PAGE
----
36

Kung-Fu fighters pop up from time to time in MMA style fights. Early on in the UFC, there were a small number of kung-fu fighters. But by the end of its first year, you didn't see any. Why? Well there's a reason for that. The first UFC's were open to all. They were very much about putting style vs. style. So they had karate, Taekwondo, kung-fu, wing-chun, ...


22

Wing Chun is uncommon in MMA for three major reasons. First, its practitioners generally shun sparring. Second, its practitioners generally shun realistic wrestling, throwing, and groundwork practice. Third, the skill Wing Chun focuses the most time on – hand trapping – is a small part of fighting in general, and is easily overshadowed by boxing or clinch ...


20

Mind Maps The BJJ community is big on mind maps, which are close but not an exact match in your search for ontologies. For instance, Aesopian has this one: This is not surprising, since the entire concept that set BJJ apart from judo was the idea of an inexorable flowchart: Takedown Pass guard Mount (using a broad definition of the term--not necessarily ...


19

I concur with the previous answers - punching an immoveable surface is bad unless your knuckles and wrists are already conditioned. For example I frequently do single-knuckle strikes on doorway framings - while I do it considerably harder than the normal person I still don't do it with anything near the power I would use on a soft target. I would strongly ...


18

KUNG FU, MMA, and UFC Roy Nelson, a top tier UFC fighter, commented on his kung fu background: The Lohan school of Shaolin, I actually got started in my Sifu’s garage. I think I was 15 1/2, 16. Kung-fu is the root for I would say 95% of all martial arts. I practice it every day. (With Sticky Hands) basically you’re just working with their body movement, ...


14

As others have said, a knockout is typically not the result of a blow to the nose, but to the chin. The brain is basically a loose spongy thing trapped inside your skull. When you receive a hard blow to the head, the brain will hit the inside of your skull – much like when you shake a nut, and you can hear it rattles against the shell. This will ...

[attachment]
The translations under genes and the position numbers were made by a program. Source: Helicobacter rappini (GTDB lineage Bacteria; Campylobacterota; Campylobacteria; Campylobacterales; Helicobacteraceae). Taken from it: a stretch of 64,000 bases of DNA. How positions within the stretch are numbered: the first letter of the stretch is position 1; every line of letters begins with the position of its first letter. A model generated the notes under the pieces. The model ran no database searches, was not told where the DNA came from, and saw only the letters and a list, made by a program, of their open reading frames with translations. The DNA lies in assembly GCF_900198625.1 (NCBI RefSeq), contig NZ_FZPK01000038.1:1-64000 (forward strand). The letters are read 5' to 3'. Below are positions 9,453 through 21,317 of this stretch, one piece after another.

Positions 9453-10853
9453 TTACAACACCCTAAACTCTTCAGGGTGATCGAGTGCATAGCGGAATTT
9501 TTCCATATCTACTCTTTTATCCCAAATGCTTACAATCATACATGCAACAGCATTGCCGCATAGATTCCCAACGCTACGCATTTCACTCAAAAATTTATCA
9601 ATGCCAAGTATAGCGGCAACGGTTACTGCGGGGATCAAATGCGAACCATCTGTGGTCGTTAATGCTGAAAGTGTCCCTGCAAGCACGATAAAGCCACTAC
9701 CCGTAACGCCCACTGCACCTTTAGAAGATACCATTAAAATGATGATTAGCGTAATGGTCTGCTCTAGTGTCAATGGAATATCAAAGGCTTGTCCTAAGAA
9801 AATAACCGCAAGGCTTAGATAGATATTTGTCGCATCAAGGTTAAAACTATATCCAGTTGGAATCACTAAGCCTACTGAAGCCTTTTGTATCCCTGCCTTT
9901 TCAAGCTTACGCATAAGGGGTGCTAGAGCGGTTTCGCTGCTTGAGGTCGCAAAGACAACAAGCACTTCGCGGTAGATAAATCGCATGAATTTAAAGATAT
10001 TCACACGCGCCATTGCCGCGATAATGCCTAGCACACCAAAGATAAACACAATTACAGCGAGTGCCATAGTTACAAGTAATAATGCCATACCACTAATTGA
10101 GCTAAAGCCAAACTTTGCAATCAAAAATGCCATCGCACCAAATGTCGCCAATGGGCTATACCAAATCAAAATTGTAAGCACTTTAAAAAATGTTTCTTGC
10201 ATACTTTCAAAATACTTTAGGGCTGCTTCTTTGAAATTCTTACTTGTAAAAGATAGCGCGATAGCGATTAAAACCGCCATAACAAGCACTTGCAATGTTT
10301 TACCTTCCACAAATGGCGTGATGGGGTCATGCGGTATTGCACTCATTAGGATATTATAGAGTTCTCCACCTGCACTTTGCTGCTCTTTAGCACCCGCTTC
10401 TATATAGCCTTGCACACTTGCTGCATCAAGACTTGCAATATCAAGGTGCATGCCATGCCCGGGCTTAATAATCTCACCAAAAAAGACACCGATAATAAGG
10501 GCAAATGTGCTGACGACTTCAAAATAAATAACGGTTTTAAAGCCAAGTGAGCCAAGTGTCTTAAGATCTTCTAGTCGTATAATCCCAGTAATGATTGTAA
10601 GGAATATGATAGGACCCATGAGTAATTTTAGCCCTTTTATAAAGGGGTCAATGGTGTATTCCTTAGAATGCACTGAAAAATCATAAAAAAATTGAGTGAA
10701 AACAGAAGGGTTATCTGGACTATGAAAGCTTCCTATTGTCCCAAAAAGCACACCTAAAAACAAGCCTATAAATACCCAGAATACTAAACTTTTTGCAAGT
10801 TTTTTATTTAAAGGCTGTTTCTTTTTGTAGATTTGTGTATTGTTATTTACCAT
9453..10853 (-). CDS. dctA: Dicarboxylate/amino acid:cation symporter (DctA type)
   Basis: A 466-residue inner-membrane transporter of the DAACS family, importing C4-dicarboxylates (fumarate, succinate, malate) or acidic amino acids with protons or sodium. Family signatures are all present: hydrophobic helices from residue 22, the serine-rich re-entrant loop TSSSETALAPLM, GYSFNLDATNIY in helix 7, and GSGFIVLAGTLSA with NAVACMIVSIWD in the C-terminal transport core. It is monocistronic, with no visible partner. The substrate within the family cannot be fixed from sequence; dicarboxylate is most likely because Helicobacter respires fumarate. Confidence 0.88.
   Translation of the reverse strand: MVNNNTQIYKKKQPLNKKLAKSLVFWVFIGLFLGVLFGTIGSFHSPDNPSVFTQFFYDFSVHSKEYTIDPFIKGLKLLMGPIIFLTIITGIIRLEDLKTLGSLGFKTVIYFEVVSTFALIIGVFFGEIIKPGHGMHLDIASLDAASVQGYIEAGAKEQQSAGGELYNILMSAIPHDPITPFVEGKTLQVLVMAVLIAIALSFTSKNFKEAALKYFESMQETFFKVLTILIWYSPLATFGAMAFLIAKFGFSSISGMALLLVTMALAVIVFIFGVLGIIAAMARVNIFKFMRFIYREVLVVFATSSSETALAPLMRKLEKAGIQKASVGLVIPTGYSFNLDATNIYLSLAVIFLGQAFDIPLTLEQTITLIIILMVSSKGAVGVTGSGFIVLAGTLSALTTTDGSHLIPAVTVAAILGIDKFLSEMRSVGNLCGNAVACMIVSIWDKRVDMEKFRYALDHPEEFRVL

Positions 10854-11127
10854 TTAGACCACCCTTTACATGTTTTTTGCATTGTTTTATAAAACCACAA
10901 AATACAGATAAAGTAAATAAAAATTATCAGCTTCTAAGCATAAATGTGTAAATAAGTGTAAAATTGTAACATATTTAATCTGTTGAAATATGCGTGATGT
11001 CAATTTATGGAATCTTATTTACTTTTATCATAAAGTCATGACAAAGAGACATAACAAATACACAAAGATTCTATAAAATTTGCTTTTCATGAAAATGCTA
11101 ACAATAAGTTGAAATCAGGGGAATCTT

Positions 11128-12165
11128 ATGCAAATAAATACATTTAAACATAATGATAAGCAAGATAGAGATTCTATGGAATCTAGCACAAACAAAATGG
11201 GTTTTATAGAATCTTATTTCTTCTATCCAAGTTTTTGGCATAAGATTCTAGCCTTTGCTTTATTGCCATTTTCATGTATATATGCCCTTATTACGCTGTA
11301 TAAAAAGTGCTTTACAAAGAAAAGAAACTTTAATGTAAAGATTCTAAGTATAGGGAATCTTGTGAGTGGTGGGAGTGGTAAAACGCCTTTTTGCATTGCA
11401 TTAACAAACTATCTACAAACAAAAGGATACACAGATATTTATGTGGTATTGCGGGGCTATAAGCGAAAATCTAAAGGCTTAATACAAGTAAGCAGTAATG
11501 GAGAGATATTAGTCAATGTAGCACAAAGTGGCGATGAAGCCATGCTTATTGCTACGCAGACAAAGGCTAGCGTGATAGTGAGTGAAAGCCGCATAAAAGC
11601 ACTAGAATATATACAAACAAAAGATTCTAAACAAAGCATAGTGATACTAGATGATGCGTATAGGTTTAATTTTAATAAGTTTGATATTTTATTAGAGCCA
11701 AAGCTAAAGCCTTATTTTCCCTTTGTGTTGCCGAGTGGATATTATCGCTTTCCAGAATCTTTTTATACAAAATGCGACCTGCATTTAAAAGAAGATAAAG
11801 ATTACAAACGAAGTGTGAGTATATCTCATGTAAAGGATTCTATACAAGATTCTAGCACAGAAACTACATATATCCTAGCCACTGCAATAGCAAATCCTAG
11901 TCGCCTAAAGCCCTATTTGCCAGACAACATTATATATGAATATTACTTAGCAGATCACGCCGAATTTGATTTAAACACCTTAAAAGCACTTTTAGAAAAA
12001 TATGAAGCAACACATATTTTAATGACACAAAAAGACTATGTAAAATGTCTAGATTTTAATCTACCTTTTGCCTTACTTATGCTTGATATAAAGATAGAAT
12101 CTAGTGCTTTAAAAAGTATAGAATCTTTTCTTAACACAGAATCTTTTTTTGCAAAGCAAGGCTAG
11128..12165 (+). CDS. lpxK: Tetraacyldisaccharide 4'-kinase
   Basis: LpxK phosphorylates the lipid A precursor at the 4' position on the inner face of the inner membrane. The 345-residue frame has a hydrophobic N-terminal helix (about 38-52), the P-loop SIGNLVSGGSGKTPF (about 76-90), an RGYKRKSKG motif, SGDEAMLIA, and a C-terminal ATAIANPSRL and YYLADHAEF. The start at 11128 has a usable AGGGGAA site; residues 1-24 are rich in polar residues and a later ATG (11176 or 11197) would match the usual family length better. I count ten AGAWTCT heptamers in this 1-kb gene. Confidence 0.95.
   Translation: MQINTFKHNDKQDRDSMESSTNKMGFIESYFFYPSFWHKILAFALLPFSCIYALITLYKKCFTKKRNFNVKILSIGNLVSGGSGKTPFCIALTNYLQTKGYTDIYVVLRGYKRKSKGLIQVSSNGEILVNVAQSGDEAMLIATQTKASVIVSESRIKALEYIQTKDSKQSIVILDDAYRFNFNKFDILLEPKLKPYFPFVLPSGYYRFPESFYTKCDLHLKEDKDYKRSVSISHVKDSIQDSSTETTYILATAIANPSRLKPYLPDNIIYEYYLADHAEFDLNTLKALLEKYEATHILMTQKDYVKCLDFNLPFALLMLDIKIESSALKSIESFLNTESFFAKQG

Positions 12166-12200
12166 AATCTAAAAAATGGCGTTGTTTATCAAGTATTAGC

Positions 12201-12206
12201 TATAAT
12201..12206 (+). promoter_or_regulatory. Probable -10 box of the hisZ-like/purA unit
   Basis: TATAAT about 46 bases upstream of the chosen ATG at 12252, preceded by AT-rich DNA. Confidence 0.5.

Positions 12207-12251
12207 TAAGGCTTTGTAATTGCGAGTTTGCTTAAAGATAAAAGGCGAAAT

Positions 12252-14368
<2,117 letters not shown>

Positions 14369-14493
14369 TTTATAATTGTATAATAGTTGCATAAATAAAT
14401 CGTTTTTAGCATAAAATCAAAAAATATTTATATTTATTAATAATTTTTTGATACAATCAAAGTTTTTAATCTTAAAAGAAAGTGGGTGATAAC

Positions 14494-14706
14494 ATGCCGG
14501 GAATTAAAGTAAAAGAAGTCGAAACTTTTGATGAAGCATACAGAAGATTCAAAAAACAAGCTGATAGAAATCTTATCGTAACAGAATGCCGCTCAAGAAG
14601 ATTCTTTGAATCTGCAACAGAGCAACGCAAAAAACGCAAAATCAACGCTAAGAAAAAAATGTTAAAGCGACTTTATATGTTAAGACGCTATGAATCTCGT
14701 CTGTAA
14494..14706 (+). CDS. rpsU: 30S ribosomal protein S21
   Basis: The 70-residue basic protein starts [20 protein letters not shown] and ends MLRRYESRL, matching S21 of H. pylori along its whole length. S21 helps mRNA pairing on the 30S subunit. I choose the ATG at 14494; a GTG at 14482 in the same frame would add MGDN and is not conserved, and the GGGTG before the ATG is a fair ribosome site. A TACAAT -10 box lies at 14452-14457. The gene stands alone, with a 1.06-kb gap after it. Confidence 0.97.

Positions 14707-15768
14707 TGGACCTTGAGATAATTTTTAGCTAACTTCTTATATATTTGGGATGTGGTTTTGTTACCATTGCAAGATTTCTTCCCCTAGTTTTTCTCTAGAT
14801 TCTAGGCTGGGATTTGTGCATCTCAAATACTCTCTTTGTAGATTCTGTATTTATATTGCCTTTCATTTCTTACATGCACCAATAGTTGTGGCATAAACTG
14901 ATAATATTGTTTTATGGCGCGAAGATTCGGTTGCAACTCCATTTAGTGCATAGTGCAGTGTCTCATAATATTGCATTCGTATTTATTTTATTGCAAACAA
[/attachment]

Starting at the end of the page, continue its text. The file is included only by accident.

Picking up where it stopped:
14

Sanshou (similar to sanda) is a major competitive outlet for kung fu styles, allowing kicks, punches, kick catches, and throws. Several fighters with sanshou experience have fought in the UFC, most notably Cung Le. Zhang Tiequan appears to also have some sanshou experience, but today seems to fight primarily as a grappler. There are a small number of kung ...


14

I'm not convinced it was martial arts that caused your bad posture. There are other potential causes. Beware the post hoc, ergo propter hoc fallacy. But sure, martial arts can cause bad posture. Kelly Starrett and Joe Rogan discuss this at leeeeength on this podcast, especially circa 46:30. If you hunch to protect yourself from strikes and you spend a lot ...


11

"Wide or deep"? is a classical question in a lot of different domains, and I think the answer depends largely on what your goals are and how you define "expert." You will generally have some set of base techniques–usually but not always from a single style–that you will learn to instinctively fall back on under times of stress, but this doesn't preclude ...


11

I do BJJ/grappling and stand up jujitsu, and I've discovered the following works best for long hair: Pull your hair into a tight, low ponytail on the side of your head, not straight back, else when you grapple it will get trapped under your head on the ground. Quickly braid the hair and secure with a second band! It's nowhere near the work of the full ...